But you’re not in my class 😉


Here comes “boo boo” with his very nice Cissus discolor (Rex Begonia Vine).
Names withheld to protect the totally embarrassed.

Closing the loop

Just a short post today as I am participating in an Extension planning meeting for most of the day.  One up-side to the meeting is we are meeting and having lunch at Brody Dining hall here at MSU.  If you’re around my age and attended college in the 80’s, the thought of eating at a dormitory dining hall might elicit memories of a hair-netted cafeteria lady glopping amorphous slop on your tray next to the mystery meat of the day.  Boy, how times have changed.  Today, the quality of dining hall food is point of competition for universities angling for students.  The Brody dining center is set up like a food court, daily choices for students include a fresh salad bar, southwest food, sushi, made to order pizza, home-style comfort food, even kosher food.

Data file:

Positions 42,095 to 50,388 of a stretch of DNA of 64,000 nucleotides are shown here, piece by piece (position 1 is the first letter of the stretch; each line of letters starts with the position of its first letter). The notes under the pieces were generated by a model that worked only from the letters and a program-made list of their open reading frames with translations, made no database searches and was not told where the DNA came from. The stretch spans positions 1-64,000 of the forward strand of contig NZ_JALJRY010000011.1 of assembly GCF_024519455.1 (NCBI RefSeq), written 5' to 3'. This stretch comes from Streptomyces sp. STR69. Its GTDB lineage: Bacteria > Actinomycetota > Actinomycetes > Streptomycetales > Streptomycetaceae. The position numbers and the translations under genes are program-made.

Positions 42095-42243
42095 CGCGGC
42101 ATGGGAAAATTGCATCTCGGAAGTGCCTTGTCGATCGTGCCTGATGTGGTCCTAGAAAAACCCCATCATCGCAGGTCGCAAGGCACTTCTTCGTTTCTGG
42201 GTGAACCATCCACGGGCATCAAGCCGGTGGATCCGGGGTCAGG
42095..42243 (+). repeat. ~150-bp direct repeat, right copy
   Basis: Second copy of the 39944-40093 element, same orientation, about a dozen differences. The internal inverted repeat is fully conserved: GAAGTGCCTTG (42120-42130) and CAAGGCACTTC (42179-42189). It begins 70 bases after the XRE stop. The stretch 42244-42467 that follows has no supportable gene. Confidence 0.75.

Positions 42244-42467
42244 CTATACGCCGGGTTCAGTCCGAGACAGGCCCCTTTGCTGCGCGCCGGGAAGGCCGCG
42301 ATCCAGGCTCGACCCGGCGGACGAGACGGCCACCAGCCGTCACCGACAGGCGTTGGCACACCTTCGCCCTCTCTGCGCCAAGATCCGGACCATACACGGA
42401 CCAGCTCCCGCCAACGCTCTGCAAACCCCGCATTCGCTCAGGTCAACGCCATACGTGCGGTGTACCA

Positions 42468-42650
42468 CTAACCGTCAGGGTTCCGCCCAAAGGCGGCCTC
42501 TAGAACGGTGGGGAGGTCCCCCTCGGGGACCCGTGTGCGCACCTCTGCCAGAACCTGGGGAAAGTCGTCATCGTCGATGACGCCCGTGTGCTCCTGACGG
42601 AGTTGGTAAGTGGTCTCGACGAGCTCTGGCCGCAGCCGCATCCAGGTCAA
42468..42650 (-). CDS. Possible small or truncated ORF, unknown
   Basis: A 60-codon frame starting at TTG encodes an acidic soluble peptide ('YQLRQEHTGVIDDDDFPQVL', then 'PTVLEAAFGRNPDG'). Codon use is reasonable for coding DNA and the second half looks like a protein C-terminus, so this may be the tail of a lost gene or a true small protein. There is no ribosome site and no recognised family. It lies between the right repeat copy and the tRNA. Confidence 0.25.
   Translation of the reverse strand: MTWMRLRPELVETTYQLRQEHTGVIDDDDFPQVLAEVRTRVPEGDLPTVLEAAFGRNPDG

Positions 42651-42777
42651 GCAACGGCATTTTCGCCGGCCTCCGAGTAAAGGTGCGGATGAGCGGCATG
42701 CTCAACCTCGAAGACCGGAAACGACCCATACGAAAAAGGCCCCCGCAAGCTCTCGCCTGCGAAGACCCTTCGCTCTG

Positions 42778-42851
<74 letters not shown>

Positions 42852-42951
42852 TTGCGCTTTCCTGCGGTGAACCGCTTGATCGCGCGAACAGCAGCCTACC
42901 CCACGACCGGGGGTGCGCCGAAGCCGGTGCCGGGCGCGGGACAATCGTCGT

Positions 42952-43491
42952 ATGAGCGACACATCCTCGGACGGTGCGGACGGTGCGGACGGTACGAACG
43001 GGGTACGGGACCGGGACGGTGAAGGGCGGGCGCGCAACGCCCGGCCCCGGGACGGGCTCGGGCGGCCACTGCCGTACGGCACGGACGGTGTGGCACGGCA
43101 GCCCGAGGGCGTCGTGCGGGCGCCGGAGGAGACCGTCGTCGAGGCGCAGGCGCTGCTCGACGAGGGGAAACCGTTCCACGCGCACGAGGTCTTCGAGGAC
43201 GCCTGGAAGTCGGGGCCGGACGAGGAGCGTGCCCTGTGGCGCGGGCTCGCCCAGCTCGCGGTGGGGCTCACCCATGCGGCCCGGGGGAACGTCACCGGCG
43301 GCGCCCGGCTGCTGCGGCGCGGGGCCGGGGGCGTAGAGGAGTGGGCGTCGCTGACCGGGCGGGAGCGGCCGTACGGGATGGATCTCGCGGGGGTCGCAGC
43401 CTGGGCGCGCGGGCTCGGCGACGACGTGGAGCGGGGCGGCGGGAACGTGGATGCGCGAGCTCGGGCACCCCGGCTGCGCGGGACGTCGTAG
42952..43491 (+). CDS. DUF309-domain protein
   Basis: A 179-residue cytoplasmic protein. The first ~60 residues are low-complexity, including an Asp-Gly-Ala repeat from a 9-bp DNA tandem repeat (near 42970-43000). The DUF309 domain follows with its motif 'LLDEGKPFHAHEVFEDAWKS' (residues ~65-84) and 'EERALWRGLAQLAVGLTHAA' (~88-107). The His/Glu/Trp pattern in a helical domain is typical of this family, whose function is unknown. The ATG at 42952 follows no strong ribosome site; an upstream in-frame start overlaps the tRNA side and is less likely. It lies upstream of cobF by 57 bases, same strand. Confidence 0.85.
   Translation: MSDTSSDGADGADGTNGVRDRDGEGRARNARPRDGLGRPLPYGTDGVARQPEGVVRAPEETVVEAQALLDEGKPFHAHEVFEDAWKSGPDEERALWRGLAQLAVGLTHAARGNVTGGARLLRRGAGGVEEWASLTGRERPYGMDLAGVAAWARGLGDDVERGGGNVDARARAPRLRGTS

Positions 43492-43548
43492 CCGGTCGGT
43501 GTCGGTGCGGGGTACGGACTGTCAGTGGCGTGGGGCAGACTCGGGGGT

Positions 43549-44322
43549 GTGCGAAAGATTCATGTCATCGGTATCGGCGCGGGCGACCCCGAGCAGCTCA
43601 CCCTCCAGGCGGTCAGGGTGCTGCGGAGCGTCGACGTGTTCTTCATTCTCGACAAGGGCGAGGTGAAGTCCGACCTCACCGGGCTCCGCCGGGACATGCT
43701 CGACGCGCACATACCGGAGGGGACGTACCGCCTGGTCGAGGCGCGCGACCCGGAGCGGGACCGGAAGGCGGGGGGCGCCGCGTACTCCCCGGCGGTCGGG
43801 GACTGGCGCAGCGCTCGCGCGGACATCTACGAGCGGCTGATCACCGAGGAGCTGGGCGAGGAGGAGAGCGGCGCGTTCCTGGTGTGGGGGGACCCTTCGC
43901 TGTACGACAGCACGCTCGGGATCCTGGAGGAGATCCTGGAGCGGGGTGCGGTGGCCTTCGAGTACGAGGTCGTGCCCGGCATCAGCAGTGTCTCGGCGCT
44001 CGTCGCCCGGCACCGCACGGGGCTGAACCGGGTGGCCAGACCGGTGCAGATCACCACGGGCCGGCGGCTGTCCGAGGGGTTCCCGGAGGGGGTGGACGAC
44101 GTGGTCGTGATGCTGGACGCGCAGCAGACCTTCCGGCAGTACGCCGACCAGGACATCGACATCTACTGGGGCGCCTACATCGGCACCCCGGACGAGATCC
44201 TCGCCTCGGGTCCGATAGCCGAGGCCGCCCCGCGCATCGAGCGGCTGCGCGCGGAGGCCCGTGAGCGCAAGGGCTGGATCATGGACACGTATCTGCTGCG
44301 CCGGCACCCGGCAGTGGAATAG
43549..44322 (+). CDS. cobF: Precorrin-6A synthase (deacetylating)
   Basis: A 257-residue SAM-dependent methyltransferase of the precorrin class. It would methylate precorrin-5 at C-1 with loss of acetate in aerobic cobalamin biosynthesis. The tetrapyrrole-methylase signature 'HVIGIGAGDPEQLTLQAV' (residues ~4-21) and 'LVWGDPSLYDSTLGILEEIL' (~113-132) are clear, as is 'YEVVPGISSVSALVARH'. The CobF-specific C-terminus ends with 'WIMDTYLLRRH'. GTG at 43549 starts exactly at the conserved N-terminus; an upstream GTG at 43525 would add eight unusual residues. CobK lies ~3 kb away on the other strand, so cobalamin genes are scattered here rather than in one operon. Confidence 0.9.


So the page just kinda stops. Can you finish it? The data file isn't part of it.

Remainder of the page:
The dining halls are also part of MSU’s sustainability initiative.  Food wastes from the dining halls are collected and sent to an anaerobic digester and composted at the MSU Student Organic Farm.  The compost is used at the recently completed Bailey hoop-houses on campus to produce salad green and herbs for use in the dining halls, providing a closed-loop system.  Is the food produced in the hoop-houses going to make the dining halls completely self-sufficient?  Probably not in the foreseeable future.  But they do provide a good opportunity to promote horticulture.  The project has generated numerous press articles and there are posters around the dining hall highlighting the project.  In an age when many bemoan the public’s disconnect between farm and fork, the Bailey GREENhouses remind students, especially those that might not think about it otherwise, where their food comes from.